CFL Bulbs or Compact Fluorescent Light Bulbs: Energy Savings, Mercury, Recycling and More
Compact fluorescent light bulbs and mercury
One of the most contentious points about widespread use of CFLs is that they contain small amounts of mercury. However, because CFLs use so much less energy than their incandescent counterparts, compact fluorescent light bulbs are responsible for less mercury contamination than the incandescent bulbs they replaced, even though incandescents don't contain any mercury. How does that work?
More mercury comes from incandescents than from compact fluorescent light bulbs...how?
The highest source of mercury in America’s air and water results from the burning of fossil fuels, such as coal, at utilities that supply electricity; incandescents burn way more energy, so, on a macro level, require much more energy to be produced. When that energy comes from fossil fuels, like coal (which most of America's energy does), it causes more mercury to be emitted. Additionally, the National Electrical Manufacturers Association (NEMA) have made a voluntary commitment to cap the amount of mercury used in CFLs: "Under the voluntary commitment, effective April 15, 2007, NEMA members will cap the total mercury content in CFLs of less than 25 watts at 5 milligrams (mg) per unit. The total mercury content of CFLs that use 25 to 40 watts of electricity will be capped at 6 mg per unit."
Safe mercury disposal from compact fluorescent light bulbs
Still, concerns exist about the mercury escaping from broken CFL bulbs, as safe disposal requires storing the bulbs unbroken until they can be processed. The United States Environmental Protection Agency (EPA) has published guidelines on how to clean up after CFL tube (remember, that's the "bulb") breakage and recommends that, in the absence of more specific local guidelines, CFLs be double-bagged in plastic bags before disposal. To properly dispose of the spent bulbs, CFLs need to be recycled by somebody that knows what they're doing; often, that's with the retailer or manufacturer from whom the bulb was purchased. If those options aren't available to you, click on over to earth911.org to find a local CFL recycler. Though the mercury is unlikely to harm you or your family, let's be clear about this: do not, we repeat, DO NOT toss your CFLs in the trash; putting them there greatly increases the chance of the mercury vapor escaping upon breakage, first exposing you and then the air and water around the landfill to the gas, which is bad news. So be careful with the bulbs, please.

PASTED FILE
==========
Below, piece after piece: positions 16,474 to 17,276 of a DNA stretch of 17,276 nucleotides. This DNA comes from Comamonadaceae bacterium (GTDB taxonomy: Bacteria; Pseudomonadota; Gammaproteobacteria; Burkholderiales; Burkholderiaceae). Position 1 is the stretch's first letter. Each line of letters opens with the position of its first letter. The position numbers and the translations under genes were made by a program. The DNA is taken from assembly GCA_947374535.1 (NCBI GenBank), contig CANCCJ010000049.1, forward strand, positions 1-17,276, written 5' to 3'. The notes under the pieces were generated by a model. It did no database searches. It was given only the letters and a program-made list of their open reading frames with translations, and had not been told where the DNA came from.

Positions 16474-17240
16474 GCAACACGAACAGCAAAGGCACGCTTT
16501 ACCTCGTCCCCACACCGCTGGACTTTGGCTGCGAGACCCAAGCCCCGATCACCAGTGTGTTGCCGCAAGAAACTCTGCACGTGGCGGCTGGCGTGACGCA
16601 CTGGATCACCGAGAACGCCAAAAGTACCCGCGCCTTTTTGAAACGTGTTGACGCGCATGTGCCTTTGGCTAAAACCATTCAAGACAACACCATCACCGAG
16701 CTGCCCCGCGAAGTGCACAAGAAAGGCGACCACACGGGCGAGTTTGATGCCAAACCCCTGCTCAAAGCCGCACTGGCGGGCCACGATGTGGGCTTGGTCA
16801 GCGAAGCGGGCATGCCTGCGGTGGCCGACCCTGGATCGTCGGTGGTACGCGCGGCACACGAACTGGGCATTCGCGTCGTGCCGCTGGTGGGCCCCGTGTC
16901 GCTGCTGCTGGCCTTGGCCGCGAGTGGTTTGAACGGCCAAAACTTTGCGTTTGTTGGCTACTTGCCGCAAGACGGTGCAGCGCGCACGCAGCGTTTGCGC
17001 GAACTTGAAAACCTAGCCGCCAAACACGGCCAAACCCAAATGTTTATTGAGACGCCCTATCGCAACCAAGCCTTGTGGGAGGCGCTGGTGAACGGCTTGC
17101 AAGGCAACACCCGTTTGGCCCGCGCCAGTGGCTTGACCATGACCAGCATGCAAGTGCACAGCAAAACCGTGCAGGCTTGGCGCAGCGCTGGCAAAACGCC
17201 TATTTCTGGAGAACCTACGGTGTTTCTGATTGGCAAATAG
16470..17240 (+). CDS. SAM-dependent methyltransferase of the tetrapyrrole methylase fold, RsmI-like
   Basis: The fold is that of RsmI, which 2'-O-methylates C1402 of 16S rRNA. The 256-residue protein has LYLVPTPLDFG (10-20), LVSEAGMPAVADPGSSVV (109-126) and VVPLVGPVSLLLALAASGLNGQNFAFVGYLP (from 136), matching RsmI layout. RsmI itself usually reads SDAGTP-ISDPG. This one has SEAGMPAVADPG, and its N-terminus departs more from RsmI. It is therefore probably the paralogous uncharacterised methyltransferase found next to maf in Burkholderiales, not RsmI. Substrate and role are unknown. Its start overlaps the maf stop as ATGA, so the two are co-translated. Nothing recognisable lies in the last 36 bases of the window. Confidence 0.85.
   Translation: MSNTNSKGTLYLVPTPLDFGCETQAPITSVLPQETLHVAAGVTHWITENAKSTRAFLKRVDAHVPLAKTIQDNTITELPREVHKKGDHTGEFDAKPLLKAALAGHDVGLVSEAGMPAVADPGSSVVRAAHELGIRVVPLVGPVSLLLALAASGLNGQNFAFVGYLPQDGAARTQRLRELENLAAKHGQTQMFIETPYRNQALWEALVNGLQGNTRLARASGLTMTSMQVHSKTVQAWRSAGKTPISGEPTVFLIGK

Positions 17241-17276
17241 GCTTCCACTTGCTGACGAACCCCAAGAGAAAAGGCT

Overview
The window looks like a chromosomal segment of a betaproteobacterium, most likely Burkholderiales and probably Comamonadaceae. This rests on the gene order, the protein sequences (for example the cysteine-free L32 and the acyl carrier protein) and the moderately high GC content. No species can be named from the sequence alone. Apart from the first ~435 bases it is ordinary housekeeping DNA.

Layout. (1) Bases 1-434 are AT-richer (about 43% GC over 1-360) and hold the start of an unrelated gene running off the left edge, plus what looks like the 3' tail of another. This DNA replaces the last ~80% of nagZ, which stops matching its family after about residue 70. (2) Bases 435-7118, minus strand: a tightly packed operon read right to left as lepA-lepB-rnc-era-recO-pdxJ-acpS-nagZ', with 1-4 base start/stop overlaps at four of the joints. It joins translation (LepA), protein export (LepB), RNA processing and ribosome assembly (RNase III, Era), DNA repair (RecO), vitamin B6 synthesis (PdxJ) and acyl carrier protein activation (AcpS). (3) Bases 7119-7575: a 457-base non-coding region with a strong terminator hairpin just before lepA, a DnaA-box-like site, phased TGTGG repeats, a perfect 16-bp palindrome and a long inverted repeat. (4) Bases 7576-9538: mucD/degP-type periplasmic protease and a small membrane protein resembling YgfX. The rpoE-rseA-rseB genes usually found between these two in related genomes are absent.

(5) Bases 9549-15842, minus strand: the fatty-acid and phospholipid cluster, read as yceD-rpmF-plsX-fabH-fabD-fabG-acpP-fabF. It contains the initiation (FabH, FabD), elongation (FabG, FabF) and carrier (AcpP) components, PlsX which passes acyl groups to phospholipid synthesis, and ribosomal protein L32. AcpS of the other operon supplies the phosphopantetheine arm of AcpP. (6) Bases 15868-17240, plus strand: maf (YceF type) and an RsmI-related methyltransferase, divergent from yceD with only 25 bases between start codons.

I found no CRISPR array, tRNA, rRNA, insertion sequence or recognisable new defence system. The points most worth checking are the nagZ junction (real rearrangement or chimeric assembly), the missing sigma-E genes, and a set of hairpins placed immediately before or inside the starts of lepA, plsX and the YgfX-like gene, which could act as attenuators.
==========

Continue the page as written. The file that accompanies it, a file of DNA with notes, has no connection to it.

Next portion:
Despite their issues with mercury, compact fluorescent light bulbs are still a great way to go greener with your lighting; keep reading to learn why they're the future (for now).
Compact fluorescent light bulbs: the future (for now)
Despite this cautionary tale, CFLs are still the way to go until LEDs become more common (but that's another post). Manufacturers are improving the quality of light (this is done via the phosphor coating on the inside of the bulb; mono-phosphor lamps emit poor quality light, so the solution is to mix different phosphors, each emitting a different range of light. Properly mixed, a higher-quality light is emitted), and many more options for dimmable CFLs are becoming available; Environmental Defense and One Billion Bulbs both have lists of the dimmable bulbs.
Learn more about compact fluorescent light bulbs
For more information on CFLs, check out Wikipedia's entry and Energy Star's resources, which includes a handy, downloadable sheet on proper disposal of CFLs [pdf]. Environmental Defense has a useful widget to help you find a bulb based on what kind (3-way, dimmable, etc.) and where you need it. GE's FAQ page might help answer your questions, and Eartheasy has a list of the features of different CFL configurations (spiral, triple-tube, dome, etc.).
More CFL bulbs at TreeHugger
Here at TreeHugger, we've worn ourselves out keeping up with CFLs; evangelizing their use, watching them in the news, working to dispel the mercury myths and providing user tips is barely the tip of the iceberg. Check out our How to Green Your Lighting guide for more, or type "compact fluorescent lightbulb" into TreeHugger's search engine and go nuts. Whatever you do, don't be a dim bulb: go with CFLs now and the planet and your wallet will thank you later.
The Green Basics series of posts appears regularly here at TreeHugger; we're writing them to provide basic information about important ideas, materials and technologies for new greenies, or for those who just need a quick refresher.